Richard M. Hannula EP Books, 128 pages, £6.99 ISBN: 978-0-85234-304-4
This concise Bitesize Biography of Hugh Latimer is a thoroughly enjoyable read. Its subject was the foremost preacher of the English Reformation.
Each chapter summarises a significant section of Latimer’s life, beginning with his conversion at Cambridge University, where, after strongly opposing the teaching of the Reformers, he was led to Christ through the witness of the remarkable Thomas Bilney.
The next chapter covers Latimer’s ministry as a passionate preacher of the gospel, first at Cambridge and then further afield. Of special interest is his impact on Henry VIII, whose relationship with the Reformer seems similar to that of Herod Antipas with John the Baptist. The king admired him as a preacher and appointed him as a royal chaplain, in spite of his uncompromising preaching.
The third chapter covers Latimer’s ministry as a pastor while rector of West Kington, near Bristol, where for four years he pointed his flock to faith in the finished work of Christ, emphasising also the fruits of true faith in concern for the poor and underprivileged.
In chapter 4 we read of his appointment by King Henry as Bishop of Worcester and his attempts to promote the reformation of the church, in spite of the opposition of most of his fellow bishops and the king himself. This ended with his resignation as a bishop when Henry insisted on the doctrines of transubstantiation and purgatory.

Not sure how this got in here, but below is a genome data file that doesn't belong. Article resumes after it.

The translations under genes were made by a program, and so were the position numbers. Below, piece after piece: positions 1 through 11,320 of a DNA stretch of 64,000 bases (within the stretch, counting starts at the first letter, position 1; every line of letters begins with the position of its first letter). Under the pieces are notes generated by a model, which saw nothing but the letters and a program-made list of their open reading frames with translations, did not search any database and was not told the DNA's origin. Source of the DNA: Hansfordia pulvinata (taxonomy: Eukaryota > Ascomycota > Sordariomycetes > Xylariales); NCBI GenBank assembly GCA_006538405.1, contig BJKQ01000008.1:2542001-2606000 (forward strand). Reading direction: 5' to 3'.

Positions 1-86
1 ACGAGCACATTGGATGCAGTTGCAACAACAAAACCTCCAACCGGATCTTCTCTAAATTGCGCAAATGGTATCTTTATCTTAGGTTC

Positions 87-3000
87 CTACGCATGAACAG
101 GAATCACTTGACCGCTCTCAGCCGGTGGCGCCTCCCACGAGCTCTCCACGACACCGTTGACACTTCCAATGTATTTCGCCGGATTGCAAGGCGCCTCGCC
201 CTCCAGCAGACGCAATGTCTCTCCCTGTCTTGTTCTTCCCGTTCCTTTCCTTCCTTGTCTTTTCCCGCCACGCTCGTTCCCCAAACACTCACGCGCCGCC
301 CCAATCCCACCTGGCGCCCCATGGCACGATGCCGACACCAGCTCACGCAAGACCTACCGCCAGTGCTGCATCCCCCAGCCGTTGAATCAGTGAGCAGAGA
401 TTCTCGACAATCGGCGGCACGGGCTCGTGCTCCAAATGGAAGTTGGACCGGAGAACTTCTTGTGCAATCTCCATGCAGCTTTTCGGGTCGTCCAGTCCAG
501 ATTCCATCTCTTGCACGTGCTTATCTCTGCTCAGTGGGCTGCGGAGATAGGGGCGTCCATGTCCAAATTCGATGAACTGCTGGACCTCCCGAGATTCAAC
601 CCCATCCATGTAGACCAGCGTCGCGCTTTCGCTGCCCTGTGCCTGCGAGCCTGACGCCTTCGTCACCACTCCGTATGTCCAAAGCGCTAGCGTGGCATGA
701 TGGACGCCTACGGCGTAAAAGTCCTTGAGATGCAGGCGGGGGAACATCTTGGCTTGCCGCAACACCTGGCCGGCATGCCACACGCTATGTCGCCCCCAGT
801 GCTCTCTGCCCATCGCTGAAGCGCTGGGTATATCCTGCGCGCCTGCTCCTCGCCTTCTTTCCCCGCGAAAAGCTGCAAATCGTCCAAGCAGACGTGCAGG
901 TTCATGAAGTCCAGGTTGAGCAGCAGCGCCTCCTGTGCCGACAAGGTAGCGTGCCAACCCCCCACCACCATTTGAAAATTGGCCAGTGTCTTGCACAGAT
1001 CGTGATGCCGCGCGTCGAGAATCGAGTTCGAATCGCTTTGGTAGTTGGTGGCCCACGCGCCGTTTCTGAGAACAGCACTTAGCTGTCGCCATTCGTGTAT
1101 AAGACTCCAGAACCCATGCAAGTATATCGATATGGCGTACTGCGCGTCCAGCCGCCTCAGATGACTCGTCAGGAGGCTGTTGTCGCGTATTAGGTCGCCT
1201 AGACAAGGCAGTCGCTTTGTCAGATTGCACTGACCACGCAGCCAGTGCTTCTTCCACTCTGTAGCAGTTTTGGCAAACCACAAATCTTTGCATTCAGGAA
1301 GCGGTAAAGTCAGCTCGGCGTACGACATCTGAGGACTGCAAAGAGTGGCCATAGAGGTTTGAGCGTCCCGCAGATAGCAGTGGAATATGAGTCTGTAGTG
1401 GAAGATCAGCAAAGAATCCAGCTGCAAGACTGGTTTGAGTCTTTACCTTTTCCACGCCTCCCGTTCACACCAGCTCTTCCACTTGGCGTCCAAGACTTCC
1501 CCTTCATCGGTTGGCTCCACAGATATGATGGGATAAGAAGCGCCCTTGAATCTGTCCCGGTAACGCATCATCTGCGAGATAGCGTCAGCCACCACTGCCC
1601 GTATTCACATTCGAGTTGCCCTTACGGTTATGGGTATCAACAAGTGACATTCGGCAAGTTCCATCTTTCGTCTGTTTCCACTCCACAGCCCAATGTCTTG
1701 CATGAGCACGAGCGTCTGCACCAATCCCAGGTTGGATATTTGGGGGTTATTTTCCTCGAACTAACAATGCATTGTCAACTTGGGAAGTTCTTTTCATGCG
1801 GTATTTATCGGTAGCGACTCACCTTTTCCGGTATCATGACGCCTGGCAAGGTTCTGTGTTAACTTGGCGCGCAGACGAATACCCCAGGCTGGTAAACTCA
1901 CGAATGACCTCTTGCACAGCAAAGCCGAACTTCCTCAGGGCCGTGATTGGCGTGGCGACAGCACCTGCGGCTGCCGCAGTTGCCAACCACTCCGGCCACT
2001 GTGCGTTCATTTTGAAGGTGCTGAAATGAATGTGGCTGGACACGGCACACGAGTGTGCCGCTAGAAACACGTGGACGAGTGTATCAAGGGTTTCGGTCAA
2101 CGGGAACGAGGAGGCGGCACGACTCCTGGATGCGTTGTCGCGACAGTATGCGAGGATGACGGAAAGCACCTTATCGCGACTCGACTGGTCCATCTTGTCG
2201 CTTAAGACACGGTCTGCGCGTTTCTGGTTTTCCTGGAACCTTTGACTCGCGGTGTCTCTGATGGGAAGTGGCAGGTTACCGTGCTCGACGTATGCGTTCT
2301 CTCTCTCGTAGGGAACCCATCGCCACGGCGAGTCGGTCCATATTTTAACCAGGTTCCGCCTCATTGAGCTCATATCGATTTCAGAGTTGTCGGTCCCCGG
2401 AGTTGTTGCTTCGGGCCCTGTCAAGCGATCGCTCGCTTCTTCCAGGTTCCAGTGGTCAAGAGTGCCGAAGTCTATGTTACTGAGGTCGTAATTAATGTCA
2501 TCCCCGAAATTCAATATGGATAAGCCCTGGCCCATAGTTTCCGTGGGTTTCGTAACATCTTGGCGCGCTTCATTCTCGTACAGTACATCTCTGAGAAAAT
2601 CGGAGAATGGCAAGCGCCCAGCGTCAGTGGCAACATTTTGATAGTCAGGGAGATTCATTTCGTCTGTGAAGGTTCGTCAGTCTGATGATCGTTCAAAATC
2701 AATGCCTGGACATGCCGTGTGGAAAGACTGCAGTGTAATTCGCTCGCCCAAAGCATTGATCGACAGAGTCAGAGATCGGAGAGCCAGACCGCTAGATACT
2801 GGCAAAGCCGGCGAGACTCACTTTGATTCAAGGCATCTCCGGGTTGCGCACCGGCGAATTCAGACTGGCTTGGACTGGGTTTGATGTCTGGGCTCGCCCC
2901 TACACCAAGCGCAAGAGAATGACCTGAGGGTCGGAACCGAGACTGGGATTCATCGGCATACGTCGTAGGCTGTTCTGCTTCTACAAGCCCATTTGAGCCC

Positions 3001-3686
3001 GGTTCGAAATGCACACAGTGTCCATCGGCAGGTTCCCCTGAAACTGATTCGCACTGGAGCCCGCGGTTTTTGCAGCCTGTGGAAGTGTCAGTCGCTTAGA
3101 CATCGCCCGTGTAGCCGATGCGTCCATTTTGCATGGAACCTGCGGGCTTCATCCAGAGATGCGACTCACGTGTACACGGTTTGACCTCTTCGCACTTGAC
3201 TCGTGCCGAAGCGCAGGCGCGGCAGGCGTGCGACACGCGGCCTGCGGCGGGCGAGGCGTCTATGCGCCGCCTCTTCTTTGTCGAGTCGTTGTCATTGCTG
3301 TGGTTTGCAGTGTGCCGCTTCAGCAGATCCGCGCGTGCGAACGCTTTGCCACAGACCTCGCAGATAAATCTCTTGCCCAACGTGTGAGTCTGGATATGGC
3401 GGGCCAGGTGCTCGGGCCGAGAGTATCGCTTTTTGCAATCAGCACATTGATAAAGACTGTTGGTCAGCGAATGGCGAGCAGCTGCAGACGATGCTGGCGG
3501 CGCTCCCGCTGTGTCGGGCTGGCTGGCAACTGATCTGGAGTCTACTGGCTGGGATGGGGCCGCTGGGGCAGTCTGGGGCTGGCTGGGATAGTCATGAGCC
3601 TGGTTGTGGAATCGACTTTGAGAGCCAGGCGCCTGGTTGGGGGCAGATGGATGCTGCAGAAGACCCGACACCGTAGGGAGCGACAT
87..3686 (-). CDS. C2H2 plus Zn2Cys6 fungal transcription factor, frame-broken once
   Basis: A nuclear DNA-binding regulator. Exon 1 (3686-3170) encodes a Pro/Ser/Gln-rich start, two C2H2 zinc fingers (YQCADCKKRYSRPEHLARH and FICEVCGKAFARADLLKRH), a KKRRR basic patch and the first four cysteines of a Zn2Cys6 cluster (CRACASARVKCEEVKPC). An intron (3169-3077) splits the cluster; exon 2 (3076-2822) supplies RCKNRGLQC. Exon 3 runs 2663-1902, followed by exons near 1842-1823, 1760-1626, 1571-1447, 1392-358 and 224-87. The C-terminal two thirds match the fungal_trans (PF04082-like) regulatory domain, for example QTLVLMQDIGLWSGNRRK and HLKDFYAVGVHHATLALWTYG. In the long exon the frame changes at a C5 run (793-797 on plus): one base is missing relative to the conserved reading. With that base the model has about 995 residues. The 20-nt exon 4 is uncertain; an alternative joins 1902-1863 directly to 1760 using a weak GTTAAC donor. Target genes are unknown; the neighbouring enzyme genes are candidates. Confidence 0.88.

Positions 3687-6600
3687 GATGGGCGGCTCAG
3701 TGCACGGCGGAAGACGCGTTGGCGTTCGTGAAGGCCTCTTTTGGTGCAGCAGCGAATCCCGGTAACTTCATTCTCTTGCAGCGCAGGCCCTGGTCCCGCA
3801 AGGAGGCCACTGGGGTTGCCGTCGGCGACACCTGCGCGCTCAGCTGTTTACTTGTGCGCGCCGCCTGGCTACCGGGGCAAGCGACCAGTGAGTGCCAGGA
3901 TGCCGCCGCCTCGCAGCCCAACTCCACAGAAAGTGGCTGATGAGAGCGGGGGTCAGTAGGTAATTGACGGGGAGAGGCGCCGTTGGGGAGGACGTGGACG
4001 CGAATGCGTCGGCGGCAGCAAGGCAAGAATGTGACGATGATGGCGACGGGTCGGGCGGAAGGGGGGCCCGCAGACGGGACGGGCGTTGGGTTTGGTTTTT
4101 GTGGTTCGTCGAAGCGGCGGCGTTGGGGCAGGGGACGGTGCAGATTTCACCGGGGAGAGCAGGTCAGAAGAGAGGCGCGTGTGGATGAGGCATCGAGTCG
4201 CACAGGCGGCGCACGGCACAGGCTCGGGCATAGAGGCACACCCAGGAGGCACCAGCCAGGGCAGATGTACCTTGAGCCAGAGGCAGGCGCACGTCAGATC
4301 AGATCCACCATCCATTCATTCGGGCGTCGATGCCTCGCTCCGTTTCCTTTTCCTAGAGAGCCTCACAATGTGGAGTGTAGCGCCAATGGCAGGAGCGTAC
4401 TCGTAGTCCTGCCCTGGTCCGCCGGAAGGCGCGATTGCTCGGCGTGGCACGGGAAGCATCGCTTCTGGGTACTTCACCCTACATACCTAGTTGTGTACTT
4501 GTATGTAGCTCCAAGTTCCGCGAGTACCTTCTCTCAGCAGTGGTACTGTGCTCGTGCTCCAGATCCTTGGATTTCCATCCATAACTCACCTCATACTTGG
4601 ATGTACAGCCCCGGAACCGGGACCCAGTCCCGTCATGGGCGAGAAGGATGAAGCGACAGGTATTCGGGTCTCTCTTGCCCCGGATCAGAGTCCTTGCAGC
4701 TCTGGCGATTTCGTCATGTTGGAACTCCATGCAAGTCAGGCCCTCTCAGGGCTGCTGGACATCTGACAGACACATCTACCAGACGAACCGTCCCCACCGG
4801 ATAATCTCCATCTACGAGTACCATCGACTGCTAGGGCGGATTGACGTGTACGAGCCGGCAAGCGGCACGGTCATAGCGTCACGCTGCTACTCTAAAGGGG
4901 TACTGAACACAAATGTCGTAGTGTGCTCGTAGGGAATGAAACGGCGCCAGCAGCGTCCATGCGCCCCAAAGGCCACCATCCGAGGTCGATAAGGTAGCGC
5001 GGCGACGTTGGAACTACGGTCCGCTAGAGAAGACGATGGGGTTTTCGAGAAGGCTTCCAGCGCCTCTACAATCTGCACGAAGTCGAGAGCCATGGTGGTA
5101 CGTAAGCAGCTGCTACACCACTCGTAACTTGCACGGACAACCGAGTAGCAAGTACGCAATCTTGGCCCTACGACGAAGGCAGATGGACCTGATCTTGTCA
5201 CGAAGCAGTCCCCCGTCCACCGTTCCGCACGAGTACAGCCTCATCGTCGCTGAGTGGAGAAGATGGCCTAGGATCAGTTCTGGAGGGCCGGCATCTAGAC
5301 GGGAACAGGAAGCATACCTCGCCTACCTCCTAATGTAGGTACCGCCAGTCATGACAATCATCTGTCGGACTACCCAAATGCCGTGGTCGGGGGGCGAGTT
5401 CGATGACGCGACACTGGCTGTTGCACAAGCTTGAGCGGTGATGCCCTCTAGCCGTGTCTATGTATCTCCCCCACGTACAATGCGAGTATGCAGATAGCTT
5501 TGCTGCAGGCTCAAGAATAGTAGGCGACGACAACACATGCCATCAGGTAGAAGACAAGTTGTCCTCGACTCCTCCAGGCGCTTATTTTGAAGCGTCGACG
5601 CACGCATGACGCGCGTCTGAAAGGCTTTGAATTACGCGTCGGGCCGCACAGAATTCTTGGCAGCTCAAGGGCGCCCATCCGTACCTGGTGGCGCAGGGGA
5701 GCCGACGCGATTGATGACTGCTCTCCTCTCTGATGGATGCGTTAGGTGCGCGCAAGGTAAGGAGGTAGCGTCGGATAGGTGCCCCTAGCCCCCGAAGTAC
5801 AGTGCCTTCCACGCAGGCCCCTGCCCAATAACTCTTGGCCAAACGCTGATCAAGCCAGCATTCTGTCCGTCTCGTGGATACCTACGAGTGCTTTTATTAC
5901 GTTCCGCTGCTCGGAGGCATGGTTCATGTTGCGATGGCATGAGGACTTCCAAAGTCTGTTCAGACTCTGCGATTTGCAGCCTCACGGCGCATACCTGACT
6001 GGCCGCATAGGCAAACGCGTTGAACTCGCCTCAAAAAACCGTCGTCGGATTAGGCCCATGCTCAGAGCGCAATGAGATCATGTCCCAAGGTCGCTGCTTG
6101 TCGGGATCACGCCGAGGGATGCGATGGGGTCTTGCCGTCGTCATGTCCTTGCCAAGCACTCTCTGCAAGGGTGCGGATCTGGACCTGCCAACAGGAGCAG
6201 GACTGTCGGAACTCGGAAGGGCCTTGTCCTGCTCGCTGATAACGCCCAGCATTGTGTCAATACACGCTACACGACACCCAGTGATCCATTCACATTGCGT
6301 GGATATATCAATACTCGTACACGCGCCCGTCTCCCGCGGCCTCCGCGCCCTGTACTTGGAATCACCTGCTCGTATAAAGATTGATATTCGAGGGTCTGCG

The next stage of Latimer’s ministry followed the death of Henry, when, during the reign of his son Edward VI, biblical preaching was encouraged. During this period Latimer was probably the most influential preacher in the land.
This happy period was all too short. After Edward’s death, the Roman Catholic Queen Mary I attempted to undo all that the Reformers had done. Many of them fled to the continent, while others, like Latimer, remained in this country and were put to death at the stake.
I particularly appreciated the many quotations from Latimer’s sermons and the reminder of the immense difficulties the English Reformers encountered, as they slowly influenced the church in a more biblical direction, in spite of a largely unsympathetic government and clergy.
Even the Reformers gradually grew in their understanding. After Latimer’s conversion, he continued to believe that Christ’s body and blood were truly, physically present in the bread and wine. It was only after the arrival of the continental Reformers, during the reign of Edward, that he and others came to a more biblical view. This book is a great reminder of the sheer power of the Bible, as it was rediscovered and preached in the 16th century. What a blessing it would be to have such gifted, faithful and uncompromising preachers and bishops today!